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The Denver Nuggets starting lineup overhaul is winning and making it easier for Emmanuel Mudiay

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A new starting lineup has Denver trending in the right direction

NBA: Denver Nuggets at Phoenix Suns Mark J. Rebilas-USA TODAY Sports

For the first time this season the Denver Nuggets are healthy. Gary Harris has returned from a foot injury, Darrell Arthur is recovered from knee surgery and various other ankle tweaks and wrist sprains are at least tolerable enough that everyone is able to gut through their ailments. For the first time this season coach Michael Malone has his full complement of players and along with that he had to spend the first quarter of the season mixing and matching lineups to overcome all the injuries that it appears he’s also now found an effective combination of starters. Two games into what is the Nuggets eleventh starting lineup combination they seem to have discovered the proper combination to get games started right. In both their contests against the Portland Trail Blazers and New York Knicks Denver was able to capture the lead early and would wind up never surrendering it. This is no coincidence. While Emmanuel Mudiay and Danilo Gallinari have been relative mainstays in the starting lineup, inserting Wilson Chandler and Nikola Jokic while simultaneously returning Harris from injury has made a significant impact to Denver’s early game success and along with it has come some impressive play from their struggling but dynamic point guard.

Harris’ addition to the starting lineup is of course the least surprising. He was the Nuggets starting two guard last season and despite selecting Jamal Murray seventh overall in the 2016 NBA draft, general manager Tim Connelly was emphatic on draft night that Harris was still the starting two guard. However a groin issue which was followed by a foot issue kept Gary on the injured list for almost the entire first quarter of the season. In his place the Nuggets have had to use a combination of Jameer Nelson and Will Barton to fill the starting two guard role and while each has been serviceable in that spot, there are noticeable shotcomings with each in comparison to Gary. First and foremost is the defense. At thirty-four years of age and generous height listing of 6’0”, Nelson physically is unable to stay in front of athletic wings, or even wings with marginal athleticism and while a small sample size right now would bear statistically that there is little difference defensively between Barton and Harris, their performance would say otherwise. Not to say that Barton is bad, but take a look at the play below. Harris fights through the screen and still trails Damian Lillard but he doesn’t give up on the play, rather he uses his quick hands to strip Lillard from behind and create a fast break opportunity for the Nuggets. That’s elite defense and as good as Barton is, he just doesn’t have that in his skill set.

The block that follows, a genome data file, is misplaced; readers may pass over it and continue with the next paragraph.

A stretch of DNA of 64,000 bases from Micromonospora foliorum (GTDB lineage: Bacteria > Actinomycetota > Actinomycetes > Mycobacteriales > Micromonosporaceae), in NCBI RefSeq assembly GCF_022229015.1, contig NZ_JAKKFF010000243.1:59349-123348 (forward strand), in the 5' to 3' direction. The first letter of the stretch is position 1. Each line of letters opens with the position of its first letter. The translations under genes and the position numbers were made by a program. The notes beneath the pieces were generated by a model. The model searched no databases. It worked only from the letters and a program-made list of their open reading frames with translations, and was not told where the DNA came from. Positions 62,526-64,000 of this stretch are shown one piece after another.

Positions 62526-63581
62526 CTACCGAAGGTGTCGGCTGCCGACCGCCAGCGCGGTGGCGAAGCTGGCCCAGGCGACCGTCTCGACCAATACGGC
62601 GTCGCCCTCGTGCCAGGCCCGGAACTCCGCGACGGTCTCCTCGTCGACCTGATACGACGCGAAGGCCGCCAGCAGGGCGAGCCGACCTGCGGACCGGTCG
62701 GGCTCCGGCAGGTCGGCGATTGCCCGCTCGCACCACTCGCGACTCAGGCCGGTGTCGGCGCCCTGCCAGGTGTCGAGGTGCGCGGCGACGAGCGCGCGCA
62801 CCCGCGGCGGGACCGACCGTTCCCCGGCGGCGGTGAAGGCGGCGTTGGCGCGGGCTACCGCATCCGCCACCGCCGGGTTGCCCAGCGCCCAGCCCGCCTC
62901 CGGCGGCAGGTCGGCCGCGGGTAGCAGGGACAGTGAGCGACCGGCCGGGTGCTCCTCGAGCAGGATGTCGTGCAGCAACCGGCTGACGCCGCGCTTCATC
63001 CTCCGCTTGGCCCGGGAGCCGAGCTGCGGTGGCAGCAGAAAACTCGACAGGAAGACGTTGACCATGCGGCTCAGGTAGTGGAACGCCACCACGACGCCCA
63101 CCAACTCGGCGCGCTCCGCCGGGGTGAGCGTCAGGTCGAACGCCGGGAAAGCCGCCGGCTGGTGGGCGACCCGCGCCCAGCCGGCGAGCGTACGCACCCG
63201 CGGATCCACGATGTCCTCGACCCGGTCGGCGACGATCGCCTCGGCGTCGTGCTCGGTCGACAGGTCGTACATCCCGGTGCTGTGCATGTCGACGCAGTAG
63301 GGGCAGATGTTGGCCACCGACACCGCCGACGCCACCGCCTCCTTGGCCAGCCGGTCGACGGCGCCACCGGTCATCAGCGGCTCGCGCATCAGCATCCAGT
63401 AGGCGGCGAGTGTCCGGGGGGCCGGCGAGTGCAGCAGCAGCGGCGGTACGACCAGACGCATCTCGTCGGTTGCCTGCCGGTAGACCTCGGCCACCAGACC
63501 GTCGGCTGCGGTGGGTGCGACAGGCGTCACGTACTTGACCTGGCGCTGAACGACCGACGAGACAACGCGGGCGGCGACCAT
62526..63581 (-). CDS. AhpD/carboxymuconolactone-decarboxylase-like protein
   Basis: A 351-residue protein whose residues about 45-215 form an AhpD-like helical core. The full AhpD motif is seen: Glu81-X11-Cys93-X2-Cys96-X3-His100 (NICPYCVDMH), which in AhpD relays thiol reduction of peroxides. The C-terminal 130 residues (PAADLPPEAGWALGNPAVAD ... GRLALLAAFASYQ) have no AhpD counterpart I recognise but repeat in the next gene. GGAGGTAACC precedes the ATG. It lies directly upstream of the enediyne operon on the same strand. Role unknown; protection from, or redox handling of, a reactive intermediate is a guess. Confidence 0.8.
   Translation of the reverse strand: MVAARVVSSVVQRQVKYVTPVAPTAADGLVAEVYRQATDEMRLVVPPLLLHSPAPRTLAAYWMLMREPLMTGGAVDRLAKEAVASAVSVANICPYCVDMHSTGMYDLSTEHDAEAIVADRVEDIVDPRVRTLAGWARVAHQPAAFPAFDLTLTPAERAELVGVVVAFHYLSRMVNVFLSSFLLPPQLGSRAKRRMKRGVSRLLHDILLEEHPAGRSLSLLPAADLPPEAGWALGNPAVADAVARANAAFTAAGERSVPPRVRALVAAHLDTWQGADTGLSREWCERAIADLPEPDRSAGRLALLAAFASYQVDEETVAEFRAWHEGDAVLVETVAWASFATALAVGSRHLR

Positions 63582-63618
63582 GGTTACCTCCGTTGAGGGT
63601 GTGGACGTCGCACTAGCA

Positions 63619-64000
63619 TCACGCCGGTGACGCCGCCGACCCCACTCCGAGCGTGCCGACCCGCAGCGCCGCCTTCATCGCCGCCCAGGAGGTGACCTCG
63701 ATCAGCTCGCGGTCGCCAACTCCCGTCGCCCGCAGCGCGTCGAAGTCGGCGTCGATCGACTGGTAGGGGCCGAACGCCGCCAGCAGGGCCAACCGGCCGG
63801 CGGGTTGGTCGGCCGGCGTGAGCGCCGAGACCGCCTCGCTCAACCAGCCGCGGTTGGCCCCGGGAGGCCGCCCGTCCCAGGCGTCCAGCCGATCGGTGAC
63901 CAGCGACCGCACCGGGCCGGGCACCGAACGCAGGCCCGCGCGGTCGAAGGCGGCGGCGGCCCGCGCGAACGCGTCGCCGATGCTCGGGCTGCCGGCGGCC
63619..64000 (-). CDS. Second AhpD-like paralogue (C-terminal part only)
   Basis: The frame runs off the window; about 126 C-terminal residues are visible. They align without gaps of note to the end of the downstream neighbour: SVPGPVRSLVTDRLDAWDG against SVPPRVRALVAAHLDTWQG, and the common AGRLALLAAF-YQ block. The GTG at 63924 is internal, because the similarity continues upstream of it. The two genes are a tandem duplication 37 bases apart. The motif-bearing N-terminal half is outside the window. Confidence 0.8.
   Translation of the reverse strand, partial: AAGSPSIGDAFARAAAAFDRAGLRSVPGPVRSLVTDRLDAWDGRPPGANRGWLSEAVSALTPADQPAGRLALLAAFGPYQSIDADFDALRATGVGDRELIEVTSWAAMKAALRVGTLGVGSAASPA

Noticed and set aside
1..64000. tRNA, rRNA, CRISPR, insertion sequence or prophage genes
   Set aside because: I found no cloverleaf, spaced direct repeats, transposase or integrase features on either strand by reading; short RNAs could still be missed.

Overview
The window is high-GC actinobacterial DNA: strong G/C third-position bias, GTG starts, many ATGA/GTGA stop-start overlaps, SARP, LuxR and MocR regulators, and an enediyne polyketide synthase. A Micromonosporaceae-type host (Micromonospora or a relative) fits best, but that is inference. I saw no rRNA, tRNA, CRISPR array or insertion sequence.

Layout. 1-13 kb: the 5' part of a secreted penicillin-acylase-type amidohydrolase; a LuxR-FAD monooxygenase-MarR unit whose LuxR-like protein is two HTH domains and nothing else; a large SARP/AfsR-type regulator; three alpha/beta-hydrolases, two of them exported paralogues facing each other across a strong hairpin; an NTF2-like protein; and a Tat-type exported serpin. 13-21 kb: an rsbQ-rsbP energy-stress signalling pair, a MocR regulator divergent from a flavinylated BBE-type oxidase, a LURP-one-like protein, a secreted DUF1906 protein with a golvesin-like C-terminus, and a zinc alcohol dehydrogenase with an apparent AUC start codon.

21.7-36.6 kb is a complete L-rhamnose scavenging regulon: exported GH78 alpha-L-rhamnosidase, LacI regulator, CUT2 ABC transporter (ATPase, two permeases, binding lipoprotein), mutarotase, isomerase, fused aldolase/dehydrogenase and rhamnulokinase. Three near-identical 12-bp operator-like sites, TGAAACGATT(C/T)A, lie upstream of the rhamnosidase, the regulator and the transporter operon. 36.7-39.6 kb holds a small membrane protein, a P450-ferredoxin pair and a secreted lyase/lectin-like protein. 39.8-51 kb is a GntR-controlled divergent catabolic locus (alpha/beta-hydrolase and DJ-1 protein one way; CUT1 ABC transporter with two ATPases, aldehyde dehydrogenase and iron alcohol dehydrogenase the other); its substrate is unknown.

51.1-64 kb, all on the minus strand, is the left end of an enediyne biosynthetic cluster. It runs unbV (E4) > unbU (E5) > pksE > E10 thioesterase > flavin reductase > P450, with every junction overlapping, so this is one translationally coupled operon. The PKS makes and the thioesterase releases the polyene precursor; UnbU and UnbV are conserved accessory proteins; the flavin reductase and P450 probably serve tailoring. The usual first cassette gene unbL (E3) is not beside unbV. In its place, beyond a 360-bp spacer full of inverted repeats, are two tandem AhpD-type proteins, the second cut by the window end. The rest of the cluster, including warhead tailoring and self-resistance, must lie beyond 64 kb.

Clip via 3ball.io

With the defensive ability of Harris back in the starting lineup the Nuggets present a difficult back court to face offensively. Mudiay’s size gives him a natural advantage as a defender and while the twenty year old is still learning how to be a lock down defender, he’s not a slouch by any measure and is a positive contributor on that end of the court. Additionally, beyond just the advantageous defensive pairing, Mudiay has more chemistry with Harris than any other player on the team and coach Malone has basically said that makes a major impact on Mudiay’s play. What the stats have shown this season is that while Mudiay scores less frequently when Harris is on the court, he also shoots a better percentage from beyond the arc and earns more trips to the free throw line, meaning that while scoring is down, efficiency is up.